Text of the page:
We Need to Talk About Fandom

March 15, 2019

[School of Movies 2019]

A long-planned show, following up on "Fan Response" in 2013 which can be found on the School of Everything Else Archive. Things were becoming problematic back then and now, six years later, matters are worse.

This is a show all about examining where we each stand in our fandoms and dispelling the binary, black and white "You are either with us or against us" mentality which has cultivated a climate of extreme feeling that we are bombarded with every day.  It's not about exclusion, it's about reclaiming nuance and being comfortable having mixed feelings.


0.02: The State of Fandom Now

0.23: The Colour Wheel

1.20: Outside Interference

1.28: Eight Fallacies

1.33: Mixed Feelings

1.36: The Code

1.48:  Working With The Code

1.59: Credits

2.03: What Can We Do?


Lorin Grieve @XaviaShandi

Maya Santandrea @mayasantandrea

Kaoru Negisa @Moonpanther22

Debbie Morse @bastet8300

And we are @SchoolOfMovies

The Matrix

March 8, 2019

[School of Movies 2019]

This one has been a phenomenally long time coming. Not only is it a dense and complex movie that's impossible to fully summarise even in our lengthier shows, not only does it mean a huge amount to millions of people, not only is it intrinsically linked with wildly disappointing sequels (whom some claim don't even exist) but it's probably the one movie that got my brain moving the most at the tender age of 19.

That and Fight Club. And like the antics of Tyler Durdan, there are aspects of this film that have not so much 'dated' as they have taken on a horrible new significance over the past twenty years. So this is a show that would have been very different in 1999, in 2004, in 2009 or even in 2014. And I'm willing to bet that in five year's time we'll feel differently again, such is the way the 'Real World' moves. 

So buckle your seat belt, Dorothy, 'cos Kansas is going bye-bye.

Next Week: We Need to Talk About Fandom 

The Good Place

March 1, 2019

[School of Everything Else 2019]

One of the most compulsive and mind-expanding TV shows in recent years, The Good Place is an unfolding exploration of philosophy and morality which takes the brightly coloured appealing form of comedy frozen yogurt.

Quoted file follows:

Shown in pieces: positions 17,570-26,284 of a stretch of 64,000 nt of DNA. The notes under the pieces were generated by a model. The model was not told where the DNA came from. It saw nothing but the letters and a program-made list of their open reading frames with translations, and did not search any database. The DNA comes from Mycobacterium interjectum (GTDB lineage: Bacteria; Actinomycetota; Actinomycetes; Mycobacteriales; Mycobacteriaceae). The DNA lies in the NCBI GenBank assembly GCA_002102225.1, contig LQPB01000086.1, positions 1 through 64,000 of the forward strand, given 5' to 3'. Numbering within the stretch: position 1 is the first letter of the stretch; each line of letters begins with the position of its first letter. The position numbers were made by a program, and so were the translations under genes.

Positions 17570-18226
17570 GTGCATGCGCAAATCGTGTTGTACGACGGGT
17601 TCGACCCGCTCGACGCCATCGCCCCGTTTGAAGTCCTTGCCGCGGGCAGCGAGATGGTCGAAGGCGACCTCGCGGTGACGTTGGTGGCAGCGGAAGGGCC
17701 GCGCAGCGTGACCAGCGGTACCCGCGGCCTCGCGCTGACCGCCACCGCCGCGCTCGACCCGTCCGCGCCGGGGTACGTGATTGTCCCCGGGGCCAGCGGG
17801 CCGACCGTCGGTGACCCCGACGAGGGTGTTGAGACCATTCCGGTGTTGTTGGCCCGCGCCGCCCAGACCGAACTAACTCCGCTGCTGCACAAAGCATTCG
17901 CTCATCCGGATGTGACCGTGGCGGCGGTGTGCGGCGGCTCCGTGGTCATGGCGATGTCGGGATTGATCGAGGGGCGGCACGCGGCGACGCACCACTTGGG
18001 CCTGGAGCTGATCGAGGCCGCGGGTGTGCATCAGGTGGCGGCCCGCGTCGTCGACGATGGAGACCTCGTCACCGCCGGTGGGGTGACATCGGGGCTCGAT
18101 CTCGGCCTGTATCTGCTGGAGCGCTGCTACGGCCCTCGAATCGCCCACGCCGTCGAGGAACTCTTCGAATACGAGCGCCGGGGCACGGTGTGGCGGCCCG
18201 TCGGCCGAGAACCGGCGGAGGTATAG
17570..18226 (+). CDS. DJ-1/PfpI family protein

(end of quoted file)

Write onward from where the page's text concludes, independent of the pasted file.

If you've not seen it, the best summation is that a woman named Eleanor Shelstrop dies and is welcomed into heaven by a kindly angel-type named Michael, only to realise she shouldn't be there because she's a rotten, selfish wretch and Michael thinks she's a much better person also called Eleanor Shelstrop. Her attempts to not be found out and maybe slip through the net, aided by her soulmate, a nervous Professor of Moral Philosophy named Chidi are just the beginning of an afterlife adventure that questions human behaviour.

In this episode we cover the first three seasons, which are all currently available on Netflix. We have to go full-spoiler because so much keeps getting revealed every season that our discussion would be supremely limited otherwise. 

Next Week: Our long-promised episode on The Matrix is finally here, just in time for its 20th Anniversary. 

The Lego Movie 2

February 22, 2019

[School of Movies 2019]

We did not expect to be recording on this one so soon. To begin with after watching the movie I thought I could get everything I needed to say into a Quick Review, but Sharon needed to see it and then on the second viewing the layers just kept expanding and expanding outwards until my brain exploded.

The first movie was going to be impossible to follow, and yet somehow this one is more meaningful. We ended up talking  with our guests for three hours and I have spent two solid days honing the main release show into the best it possibly can be. The remaining 87 minutes will be available as a bonus podcast, which while meandering makes for some fascinating additional perspective.

This one does get pretty dark, introspective, existential and at times fairly bleak. The episode isn't suitable for children, though the movie most definitely is, and both end on a note of re-energising hope for the future.

The YouTuber I sample a clip from, where she talks about Star Wars dolls is Jenny Nicholson, whom I urge all of you to subscribe to. She's fantastic!